‘Songs of the Land’

New Zealand music month celebrates New Zealand music and the people who make it.

In tune with the month of New Zealand music I chose to share in this celebration with my exhibition ‘Songs of the Land’. This was at Gallery De Novo, Dunedin in May and at Eastern Southland Gallery in Gore in August.

As an ‘en plein air’ painter I spend many hours in the wilds of Aotearoa and have had the opportunity to observe both the obvious and more subtle sounds of the land, and the creatures who inhabit these places.

I chose to use guitars as my canvas, recognising and honouring their ubiquitous nature in New Zealand music – their portability and adaptability. I also wanted to go underneath into the hidden space of the instrument and use that inner more secret space to reflect the quiet watchfulness and often indifference to us, of much of the natural world and her wild creatures.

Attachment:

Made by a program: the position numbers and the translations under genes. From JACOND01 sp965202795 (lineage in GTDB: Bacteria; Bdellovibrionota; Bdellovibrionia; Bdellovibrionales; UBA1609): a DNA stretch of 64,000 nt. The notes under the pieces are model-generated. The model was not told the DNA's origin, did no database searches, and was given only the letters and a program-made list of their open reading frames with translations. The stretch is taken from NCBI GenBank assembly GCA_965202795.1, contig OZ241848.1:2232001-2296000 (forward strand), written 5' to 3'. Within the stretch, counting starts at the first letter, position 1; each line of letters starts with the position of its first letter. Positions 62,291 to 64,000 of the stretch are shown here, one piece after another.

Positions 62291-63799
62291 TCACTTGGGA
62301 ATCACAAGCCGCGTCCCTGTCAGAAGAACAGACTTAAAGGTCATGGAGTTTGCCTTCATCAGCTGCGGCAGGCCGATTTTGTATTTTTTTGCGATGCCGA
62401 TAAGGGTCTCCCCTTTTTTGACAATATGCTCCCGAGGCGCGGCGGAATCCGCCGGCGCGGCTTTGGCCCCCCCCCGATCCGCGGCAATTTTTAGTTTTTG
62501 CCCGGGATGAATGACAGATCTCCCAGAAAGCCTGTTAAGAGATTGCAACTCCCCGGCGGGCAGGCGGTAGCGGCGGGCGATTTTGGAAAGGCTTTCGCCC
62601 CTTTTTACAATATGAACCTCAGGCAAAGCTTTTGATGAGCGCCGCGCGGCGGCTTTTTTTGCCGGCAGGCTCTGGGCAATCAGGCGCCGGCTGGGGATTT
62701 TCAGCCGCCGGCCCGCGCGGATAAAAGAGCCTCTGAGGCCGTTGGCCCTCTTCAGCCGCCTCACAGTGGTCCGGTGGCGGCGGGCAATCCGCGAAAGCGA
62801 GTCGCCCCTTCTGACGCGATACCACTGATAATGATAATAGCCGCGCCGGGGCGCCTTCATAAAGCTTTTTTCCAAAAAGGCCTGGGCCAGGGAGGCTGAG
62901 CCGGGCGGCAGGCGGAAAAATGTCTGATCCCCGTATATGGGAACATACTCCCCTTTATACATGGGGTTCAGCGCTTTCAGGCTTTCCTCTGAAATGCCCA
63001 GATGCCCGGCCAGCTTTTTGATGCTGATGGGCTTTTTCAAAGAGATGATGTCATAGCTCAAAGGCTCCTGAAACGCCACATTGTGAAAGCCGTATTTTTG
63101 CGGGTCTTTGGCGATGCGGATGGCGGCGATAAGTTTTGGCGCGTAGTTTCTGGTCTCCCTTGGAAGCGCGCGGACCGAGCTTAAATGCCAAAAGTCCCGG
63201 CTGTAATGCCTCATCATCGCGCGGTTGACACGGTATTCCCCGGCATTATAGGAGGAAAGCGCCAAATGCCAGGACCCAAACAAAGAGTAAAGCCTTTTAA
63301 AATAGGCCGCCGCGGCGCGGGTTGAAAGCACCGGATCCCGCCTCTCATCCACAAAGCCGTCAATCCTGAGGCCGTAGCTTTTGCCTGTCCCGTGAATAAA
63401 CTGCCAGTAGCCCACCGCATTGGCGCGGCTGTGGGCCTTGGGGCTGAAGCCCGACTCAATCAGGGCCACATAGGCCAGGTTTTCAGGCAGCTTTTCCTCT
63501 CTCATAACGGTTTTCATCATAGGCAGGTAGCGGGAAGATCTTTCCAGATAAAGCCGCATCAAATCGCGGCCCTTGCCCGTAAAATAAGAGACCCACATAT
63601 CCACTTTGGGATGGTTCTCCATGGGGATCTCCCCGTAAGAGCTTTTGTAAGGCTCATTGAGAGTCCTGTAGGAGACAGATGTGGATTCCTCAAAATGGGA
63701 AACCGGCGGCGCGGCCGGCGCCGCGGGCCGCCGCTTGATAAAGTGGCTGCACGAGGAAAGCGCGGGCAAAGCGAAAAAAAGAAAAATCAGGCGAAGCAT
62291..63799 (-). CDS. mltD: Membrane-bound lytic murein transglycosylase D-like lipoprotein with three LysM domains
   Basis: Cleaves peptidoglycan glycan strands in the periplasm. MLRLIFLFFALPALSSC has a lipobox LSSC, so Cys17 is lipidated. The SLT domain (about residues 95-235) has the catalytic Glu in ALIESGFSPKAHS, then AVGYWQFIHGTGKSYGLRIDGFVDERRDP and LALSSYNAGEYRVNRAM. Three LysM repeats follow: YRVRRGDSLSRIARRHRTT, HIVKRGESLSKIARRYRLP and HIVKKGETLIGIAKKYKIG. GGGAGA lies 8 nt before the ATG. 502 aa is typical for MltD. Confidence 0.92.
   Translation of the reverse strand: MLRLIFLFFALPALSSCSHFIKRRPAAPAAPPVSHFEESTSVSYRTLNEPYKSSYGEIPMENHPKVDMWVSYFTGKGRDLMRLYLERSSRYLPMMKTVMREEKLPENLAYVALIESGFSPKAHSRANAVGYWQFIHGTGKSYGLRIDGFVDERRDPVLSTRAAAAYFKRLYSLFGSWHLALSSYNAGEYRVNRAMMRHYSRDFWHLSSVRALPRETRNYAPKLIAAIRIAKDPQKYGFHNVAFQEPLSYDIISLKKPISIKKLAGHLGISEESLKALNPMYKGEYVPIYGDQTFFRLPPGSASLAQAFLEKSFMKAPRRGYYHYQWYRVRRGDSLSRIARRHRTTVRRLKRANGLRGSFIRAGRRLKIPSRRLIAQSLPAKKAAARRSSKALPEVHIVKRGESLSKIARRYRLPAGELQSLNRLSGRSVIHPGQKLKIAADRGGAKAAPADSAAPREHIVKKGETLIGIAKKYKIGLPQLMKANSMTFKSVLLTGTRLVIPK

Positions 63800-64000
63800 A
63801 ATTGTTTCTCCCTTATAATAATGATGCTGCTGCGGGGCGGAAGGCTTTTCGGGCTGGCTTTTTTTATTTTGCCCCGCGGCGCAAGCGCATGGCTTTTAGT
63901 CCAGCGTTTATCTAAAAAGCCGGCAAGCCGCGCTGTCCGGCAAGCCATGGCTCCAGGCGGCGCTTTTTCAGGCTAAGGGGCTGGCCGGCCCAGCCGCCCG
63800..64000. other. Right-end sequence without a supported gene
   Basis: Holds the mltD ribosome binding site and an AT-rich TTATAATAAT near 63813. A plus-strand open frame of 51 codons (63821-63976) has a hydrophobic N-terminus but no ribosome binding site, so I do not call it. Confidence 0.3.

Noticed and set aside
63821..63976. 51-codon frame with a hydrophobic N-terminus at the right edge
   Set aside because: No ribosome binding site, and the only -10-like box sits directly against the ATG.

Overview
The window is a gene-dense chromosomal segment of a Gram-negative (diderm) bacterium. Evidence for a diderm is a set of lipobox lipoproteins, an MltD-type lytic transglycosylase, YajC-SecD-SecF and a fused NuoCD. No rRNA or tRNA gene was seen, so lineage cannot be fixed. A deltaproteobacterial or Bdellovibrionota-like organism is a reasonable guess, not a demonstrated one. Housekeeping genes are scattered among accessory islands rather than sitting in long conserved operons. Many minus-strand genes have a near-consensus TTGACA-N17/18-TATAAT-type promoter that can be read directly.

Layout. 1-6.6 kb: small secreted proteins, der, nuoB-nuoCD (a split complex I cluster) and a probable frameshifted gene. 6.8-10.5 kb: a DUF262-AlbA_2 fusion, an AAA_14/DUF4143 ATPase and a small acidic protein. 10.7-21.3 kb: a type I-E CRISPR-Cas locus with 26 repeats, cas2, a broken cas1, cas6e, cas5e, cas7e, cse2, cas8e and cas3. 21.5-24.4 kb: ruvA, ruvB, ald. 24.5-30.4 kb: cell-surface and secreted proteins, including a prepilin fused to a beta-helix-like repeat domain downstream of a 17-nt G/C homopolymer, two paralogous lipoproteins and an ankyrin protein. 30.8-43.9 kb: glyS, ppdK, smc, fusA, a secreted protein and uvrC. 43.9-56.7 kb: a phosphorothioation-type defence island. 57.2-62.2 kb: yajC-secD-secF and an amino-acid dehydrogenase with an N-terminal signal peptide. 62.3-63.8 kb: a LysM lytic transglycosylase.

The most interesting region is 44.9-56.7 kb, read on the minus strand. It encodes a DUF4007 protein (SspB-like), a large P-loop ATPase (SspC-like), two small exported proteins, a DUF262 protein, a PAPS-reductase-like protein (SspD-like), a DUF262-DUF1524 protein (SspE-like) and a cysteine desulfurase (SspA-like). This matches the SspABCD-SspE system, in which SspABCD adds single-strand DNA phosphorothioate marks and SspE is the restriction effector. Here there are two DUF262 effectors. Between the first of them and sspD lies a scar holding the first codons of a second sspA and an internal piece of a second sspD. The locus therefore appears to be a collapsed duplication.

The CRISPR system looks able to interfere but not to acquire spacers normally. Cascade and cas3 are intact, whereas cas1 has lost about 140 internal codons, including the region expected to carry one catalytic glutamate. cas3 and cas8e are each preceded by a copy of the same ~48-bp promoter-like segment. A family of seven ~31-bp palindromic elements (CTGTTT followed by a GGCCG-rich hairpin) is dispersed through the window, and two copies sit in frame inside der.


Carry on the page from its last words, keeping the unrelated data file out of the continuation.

This transformation of the guitar into a light mimics the light thrown on these songs of the land. The Kakapo booming for a partner; the lone Ti Kouka clapped by its mates; the gargantuan inhabitants of the deep, the whales and their secret communications; the flight of the bumblebee, so wild and erratic to us watching. And all the time the Toroa / Albatross continues to depart on huge voyages out to sea and then back home, repeating the rhythms and creating patterns over and over again.

They all ask us to listen more closely and carefully to the rhythms and patterns of the earth. This earth itself that makes its own music, its own hum, a constant pulsing note inaudible to the human ear.

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